In The Night Kitchen

Written By: Maurice Sendak

Before Reading

Explore Illustrations and Text:

Before beginning your read-through, take a moment to look over the cover and illustrations throughout the book. Ask your child questions about what they predict will happen in the book by asking:

What do you think this story is about?

What do you think Mickey’s clothes and plane are made out of?

{Flip to a certain page} What do you think is happening in this picture?

Who are those men in the white hats and aprons? What are they doing?

An interesting element of this dream world that Mickey enters is the buildings in the city that look like food containers and have different cooking tools like whisks and strainers. Bring this to your child’s attention by flipping through the illustrations and saying, “Look at the city that Mickey is flying over. This building says the word “cake” on it. And that object on top is used to mix  cake ingredients together. This building says “jam” on it and looks like a jar of jam. Why do you think all of the buildings look like different food ingredients?”For older children, ask “How are these buildings different from the ones that we see in real life? Why do you think that is?”

As You Read

Vocabulary Building:

Encourage your child to stop if they come to a word that they not familiar with. Allow him/her to discover the meaning of the word using the surrounding words, as well as the illustrations on that page. A few examples of new word in In The Night Kitchen include:



Making Connections:  

One way to keep your child engaged in the story is by asking how this story relates to your child’s own experiences. Ask him/her if a particular event in the story is similar to something that has happened in his/her own life. For example, when Mickey helps the bakers make the morning cake, ask your child, “Can you think of a time when you helped me cook or bake? What were we making? Was it yummy? Did you have fun? Why or why not?”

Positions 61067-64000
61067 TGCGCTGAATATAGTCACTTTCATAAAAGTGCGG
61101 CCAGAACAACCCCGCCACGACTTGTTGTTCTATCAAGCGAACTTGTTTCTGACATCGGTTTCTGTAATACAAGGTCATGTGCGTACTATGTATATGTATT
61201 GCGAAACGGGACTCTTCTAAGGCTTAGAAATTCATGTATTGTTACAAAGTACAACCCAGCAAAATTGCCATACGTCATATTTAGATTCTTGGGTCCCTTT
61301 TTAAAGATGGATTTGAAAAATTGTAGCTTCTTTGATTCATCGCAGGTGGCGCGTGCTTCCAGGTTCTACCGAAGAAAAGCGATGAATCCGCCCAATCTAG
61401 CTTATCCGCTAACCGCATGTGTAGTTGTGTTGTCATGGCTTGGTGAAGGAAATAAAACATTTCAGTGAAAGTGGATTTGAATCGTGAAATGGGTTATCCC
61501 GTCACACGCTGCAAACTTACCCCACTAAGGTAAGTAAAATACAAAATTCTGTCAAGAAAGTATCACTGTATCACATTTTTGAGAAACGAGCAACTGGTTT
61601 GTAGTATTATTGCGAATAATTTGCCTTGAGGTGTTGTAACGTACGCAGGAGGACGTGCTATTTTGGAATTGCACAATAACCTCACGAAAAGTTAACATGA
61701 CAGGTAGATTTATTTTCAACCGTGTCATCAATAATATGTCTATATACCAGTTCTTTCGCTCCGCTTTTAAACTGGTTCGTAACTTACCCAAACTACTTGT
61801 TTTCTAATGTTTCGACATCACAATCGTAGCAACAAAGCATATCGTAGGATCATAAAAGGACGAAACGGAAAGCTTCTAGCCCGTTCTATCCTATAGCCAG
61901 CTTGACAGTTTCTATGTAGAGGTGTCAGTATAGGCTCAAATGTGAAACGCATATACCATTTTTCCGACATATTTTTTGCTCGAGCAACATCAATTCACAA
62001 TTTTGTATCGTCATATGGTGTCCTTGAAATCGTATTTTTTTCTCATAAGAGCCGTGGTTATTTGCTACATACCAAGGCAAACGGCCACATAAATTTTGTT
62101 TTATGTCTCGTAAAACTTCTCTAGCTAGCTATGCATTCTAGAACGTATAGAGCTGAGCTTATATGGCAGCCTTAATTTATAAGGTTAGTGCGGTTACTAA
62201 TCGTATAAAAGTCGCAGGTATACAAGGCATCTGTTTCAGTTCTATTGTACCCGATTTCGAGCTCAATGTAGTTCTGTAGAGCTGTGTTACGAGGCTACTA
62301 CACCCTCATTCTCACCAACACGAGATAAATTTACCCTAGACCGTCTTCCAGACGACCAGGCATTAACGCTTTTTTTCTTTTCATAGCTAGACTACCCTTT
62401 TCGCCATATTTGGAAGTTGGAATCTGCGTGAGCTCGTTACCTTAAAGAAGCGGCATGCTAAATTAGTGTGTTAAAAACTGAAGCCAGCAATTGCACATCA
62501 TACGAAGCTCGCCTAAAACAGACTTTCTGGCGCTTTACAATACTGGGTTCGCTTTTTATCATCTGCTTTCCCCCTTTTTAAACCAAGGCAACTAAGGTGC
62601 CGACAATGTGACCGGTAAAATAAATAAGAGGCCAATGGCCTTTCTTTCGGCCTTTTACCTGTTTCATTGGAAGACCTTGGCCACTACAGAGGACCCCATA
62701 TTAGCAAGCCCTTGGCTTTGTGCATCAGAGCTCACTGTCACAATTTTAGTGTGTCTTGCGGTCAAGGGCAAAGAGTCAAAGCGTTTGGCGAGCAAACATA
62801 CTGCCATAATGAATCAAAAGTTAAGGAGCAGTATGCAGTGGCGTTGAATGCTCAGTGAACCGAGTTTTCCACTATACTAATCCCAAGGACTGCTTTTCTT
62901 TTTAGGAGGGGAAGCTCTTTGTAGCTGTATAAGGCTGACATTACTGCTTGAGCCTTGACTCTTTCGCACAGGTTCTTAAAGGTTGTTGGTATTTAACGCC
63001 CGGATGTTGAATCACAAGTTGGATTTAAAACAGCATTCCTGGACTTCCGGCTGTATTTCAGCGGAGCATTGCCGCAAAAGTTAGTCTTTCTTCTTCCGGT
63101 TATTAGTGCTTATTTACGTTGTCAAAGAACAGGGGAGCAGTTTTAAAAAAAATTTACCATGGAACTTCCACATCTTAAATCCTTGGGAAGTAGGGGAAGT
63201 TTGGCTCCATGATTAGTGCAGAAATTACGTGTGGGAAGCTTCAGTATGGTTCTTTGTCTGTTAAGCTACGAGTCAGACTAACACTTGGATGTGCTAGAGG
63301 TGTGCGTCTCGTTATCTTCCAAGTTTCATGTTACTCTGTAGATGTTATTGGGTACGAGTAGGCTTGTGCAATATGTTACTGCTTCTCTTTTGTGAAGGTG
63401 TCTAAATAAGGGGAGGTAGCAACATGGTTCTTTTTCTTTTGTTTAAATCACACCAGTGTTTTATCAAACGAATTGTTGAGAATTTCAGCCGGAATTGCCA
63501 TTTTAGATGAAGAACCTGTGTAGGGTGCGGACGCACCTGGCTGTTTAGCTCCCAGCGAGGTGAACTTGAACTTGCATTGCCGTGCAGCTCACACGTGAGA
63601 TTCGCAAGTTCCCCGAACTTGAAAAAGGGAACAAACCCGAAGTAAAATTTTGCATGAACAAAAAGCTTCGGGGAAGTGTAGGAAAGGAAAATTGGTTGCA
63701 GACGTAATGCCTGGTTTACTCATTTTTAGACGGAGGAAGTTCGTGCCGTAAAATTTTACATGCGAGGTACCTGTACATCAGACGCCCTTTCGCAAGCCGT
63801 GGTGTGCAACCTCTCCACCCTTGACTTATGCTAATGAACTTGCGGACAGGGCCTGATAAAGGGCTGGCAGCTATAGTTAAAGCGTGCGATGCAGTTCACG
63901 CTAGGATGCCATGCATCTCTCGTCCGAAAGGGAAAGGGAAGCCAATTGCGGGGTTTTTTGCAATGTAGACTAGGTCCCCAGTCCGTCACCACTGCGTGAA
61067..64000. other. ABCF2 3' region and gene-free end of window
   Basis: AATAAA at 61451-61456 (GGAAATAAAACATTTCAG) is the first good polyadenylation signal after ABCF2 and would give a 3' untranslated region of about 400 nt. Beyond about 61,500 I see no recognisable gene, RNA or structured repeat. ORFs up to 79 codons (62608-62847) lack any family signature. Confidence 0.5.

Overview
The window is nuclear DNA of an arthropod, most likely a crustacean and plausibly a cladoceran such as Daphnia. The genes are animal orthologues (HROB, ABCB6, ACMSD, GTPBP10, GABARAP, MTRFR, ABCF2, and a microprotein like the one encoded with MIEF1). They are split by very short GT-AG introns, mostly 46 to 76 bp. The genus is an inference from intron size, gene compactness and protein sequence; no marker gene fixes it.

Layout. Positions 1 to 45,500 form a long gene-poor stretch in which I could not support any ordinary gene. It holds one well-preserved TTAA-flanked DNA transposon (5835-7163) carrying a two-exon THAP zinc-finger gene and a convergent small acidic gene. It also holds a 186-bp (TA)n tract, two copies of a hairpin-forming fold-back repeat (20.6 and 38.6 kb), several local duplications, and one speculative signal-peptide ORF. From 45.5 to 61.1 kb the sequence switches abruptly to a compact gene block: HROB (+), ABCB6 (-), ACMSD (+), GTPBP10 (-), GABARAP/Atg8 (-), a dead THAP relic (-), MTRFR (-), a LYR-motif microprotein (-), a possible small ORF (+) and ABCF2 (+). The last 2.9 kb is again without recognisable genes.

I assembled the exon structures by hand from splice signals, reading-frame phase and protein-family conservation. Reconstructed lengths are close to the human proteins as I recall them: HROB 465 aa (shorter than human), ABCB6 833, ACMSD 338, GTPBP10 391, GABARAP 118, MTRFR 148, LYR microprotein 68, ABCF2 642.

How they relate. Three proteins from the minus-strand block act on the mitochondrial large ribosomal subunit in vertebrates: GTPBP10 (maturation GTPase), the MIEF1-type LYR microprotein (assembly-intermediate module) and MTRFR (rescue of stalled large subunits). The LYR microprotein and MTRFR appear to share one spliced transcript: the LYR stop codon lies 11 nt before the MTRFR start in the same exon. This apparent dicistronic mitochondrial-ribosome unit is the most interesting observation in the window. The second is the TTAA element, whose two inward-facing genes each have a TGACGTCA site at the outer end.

After Reading

Summarize and Interpret:

Ask your child questions about what you have just read by asking:

How did Mickey end up in the Night Kitchen?

What did the bakers need help getting? Why?

What were Mickey’s clothes and plane made out of?

How did Mickey help the bakers?

The Night Kitchen is a dream land that Mickey visits late at night so ask your child about a dream that they have had recently. Ask, “Can you think of a cool dream that you have had in the past? What was it about? Would you want to visit the Night Kitchen? Why or why not?”

Activity: Baking Mickey’s Morning Cake

Supplies: ¼ cup of brown sugar, ½ cup of white sugar, ½ teaspoon of ground cinnamon, ½ cup of softened butter, ½ cup of sour cream, 1 teaspoon of vanilla extract, 1 egg, 1 cup of all-purpose flour, ½ teaspoon of baking soda, 1 pinch of salt and ⅓ cup of raisins, 8-inch round cake pan, small bowl, and 2 medium sized bowl.


You and your child can make your own yummy morning cake like Mickey and the bakers with this easy-to-follow recipe from All Recipes!

  1. Preheat your oven to 350 degrees F (175 degrees C). Then grease and flour an 8-inch round cake pan.
  2. Combine the  brown sugar, ¼ cup of white sugar and ground cinnamon in a small bowl and set it aside.
  3. In a medium sized bowl, cream butter and ¼ cup of white sugar until it is light and fluffy. Next, beat in the sour cream, vanilla and egg. In another bowl, mix the flour, baking soda and salt. Add this to the creamed mixture and blend them together.
  4. Spread half of this batter in a prepared pan and add raisins over this layer. Sprinkle half of the sugar and cinnamon mixture over the raisins and then spread the remaining batter over the top.
  5. Bake for 25 to 30 minutes, or until a toothpick inserted into the center of the cake comes out clean. Take it out of the oven, let it cool and then you’re ready to dig in!